4c – Summary & Evidence

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4c. Evaluate results of professional learning programs to determine the effectiveness on deepening teacher content knowledge, improving teacher pedagogical skills and/or increasing student learning.

One of the most important, but sometimes overlooked, steps of a good learning design cycle is evaluation. We often do evaluation of individual training sessions in order to improve our content or delivery but we don’t often have a way to measure effectiveness back in the classroom. Is it enough for us to be happy that more teachers are using our Learning Management System or the productivity tools we offer or should we be paying more attention to the quality of the experiences teachers are providing for their students? It goes back to the idea of the new Digital Use Divide (US Dept of Education, 2017) in which there is a gap in the quality of the use of technology from very substitution level to transformative. Some technology integration models such as SAMR, or the Triple E Framework can help us evaluate lessons and websites for their short term value and impact on students. I took a closer look a those models in my post on Evaluating Tech Integration.

If we truly want to look at our professional development systems as a whole it is worth doing periodic evaluations of our entire programs. Guskey (2003) offers four important reasons why we should evaluate professional development:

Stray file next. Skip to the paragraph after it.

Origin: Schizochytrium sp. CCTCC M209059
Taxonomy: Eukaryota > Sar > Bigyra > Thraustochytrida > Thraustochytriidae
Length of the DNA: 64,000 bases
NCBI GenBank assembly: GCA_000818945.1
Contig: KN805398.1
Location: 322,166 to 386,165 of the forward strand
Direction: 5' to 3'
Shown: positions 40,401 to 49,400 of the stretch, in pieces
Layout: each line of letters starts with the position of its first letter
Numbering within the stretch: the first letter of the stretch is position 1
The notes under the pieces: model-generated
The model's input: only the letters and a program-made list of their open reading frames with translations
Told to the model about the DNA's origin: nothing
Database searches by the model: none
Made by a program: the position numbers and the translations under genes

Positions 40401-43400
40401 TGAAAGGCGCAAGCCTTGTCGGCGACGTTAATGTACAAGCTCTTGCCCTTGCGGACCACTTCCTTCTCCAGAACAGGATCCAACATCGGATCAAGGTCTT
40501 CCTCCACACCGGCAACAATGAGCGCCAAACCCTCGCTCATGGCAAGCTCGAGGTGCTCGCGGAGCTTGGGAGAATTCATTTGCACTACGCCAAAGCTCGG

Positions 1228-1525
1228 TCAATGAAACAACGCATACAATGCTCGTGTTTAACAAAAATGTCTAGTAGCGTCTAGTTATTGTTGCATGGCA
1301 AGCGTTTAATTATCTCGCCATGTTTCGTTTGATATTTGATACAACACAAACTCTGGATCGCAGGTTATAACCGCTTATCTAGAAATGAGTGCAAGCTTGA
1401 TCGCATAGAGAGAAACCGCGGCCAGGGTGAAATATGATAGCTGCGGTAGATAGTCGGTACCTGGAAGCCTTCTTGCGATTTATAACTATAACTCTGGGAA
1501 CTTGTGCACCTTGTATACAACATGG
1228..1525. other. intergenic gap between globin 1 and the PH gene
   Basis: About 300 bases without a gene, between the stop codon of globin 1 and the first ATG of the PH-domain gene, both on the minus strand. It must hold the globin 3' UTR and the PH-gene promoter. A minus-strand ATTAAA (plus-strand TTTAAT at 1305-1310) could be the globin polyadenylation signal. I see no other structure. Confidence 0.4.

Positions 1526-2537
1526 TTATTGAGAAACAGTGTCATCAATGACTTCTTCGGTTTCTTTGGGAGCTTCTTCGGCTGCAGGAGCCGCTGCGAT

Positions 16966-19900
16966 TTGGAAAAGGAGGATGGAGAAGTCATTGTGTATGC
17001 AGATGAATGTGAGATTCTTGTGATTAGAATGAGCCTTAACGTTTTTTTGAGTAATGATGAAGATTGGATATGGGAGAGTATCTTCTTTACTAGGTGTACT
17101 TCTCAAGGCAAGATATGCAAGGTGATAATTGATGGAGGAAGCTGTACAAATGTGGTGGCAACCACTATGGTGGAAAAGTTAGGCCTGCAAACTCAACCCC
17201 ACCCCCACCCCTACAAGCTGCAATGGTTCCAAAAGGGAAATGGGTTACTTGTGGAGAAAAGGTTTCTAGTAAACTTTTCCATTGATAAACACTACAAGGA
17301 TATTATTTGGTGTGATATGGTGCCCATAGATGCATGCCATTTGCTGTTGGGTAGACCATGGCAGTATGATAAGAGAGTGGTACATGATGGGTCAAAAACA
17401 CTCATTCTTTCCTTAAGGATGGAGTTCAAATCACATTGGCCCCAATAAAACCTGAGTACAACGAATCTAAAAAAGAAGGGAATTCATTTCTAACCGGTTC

1. Educators have gained better understanding of the dynamic nature of professional development.
  2. Professional development today is increasingly recognized as an intentional process.
  3. The need for better information to guide reforms in professional development.
  4. Increased pressure at all levels of education for greater accountability. (p.7)

As part of my work in the Digital Education Leadership program I conducted an evaluation of my program. Here are links to the Program Evaluation I did for my district as well as the Executive Summary. It was a very good exercise and made me look much more closely at our data as well as take the time to think more carefully about the idea of being more systematic about an overall plan for professional development and device deployment.

In the end, we need to keep in mind that technology is still changing so quickly that we are always in an adoption cycle and, for now, their will always be people who will take longer to willingly take on new change (Not all Learners Want to Learn What You Have to Teach). That doesn’t mean they won’t get there but coaches and administrators will still need to plan for and offer training and support in a variety of different ways to address all our staff’s learning needs.




Guskey, T. (2003). Evaluating professional development (p. 7). Thousand Oaks [u.a.]: Corwin Press.


U.S. Department of Education. (2017). Reimagining the Role of Technology In Education: 2017 National Education Technology Plan Update (p. 3). Washington D.C: Office of Educational Technology. Retrieved from http://tech.ed.gov

Zepeda, S. (2012). Professional development: What Works (1st ed., p. 32). New York: Taylor & Frances.

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